There are only two kinds of work

I recently read a 1932 essay by the philosopher Bertrand Russell called “In Praise of Idleness”. Basically he is arguing that as we become more efficient and productive workers we should be working less and less.

His argument (although he doesn’t make it this clear) is that when we become more efficient workers we have two choices:

  1. Work the same hours and produce more;
  2. Work fewer hours and produce the same amount.

Russell argues that we shouldn’t be obsessed with growth, and should rather take more time for leisure. Not really a sustainable idea because there would always be incentives more people to produce more while others settle for the same. And as Jack Sparrow told us – when there are incentives people will take them.

My favorite part of the essay however is pretty cool. Mr Russell says that there are only two types of work:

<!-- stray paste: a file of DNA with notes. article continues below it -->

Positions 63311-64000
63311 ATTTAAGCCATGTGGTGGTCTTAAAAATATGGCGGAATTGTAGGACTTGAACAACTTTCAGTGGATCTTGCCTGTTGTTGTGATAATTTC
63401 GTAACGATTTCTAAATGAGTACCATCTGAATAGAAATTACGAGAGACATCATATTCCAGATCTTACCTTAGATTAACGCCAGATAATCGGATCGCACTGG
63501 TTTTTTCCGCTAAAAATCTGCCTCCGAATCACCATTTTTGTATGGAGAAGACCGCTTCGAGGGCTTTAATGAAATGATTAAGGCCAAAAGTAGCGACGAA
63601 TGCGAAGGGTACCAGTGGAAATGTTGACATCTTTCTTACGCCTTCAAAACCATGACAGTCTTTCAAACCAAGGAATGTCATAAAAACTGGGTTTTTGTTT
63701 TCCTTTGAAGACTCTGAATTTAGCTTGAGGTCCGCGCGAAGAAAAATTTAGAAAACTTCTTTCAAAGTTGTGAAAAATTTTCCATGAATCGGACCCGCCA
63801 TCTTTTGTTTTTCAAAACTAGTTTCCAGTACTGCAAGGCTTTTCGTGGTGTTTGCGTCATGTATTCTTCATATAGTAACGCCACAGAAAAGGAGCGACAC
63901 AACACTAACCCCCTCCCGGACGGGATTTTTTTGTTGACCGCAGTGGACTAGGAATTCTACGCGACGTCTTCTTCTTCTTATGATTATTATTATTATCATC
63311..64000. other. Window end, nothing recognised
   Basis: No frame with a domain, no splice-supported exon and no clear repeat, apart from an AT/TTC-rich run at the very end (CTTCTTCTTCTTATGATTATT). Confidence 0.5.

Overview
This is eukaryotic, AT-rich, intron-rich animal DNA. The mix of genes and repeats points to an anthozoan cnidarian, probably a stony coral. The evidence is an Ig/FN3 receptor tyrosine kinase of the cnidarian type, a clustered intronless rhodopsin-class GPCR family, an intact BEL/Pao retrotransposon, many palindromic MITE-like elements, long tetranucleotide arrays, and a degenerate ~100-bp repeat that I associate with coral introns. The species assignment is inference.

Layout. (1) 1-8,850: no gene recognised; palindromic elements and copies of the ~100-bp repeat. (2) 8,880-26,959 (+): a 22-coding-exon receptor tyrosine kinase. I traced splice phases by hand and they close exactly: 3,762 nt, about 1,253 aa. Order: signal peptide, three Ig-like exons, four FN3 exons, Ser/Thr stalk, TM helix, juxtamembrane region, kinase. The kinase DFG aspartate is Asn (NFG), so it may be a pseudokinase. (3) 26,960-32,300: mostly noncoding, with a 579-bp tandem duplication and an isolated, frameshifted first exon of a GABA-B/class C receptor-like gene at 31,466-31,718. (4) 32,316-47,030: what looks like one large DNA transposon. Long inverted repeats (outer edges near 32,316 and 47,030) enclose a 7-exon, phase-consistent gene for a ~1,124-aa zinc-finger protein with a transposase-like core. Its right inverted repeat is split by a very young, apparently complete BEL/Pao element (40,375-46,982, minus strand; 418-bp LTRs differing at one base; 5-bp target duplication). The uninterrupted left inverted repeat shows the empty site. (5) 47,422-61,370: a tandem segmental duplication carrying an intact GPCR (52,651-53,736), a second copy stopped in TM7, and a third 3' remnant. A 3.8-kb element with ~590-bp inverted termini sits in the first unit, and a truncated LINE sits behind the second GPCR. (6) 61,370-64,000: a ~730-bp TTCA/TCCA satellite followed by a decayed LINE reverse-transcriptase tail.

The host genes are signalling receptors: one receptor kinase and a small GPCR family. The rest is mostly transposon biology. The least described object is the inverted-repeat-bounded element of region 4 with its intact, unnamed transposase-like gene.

1. Altering the position of matter at or near the earth’s surface;
  2. Telling other people to do so.

He goes on to say that the second group can be indefinitely expanded – “there are not only those who give orders, but those who give advice as to what orders should be given.” Very cool way of looking at things – and largely true.

  • Gail

    I tend to disagree with Mr Bertrand, as I think that his argument has a sell-by date. There are many jobs that have developed in recent years that do not have tangible outputs and do not involve management or instruction. How about intellectual services such as research, development or communication? And where does entertainment fit in?

  • Alistair

    His answer in general is that these people are “giving advice as to what orders should be given.”

    However, I think that your point about those in entertainment is good. Although perhaps their’s cannot be defined as work! :)

  • Jules

    Work is for the birds.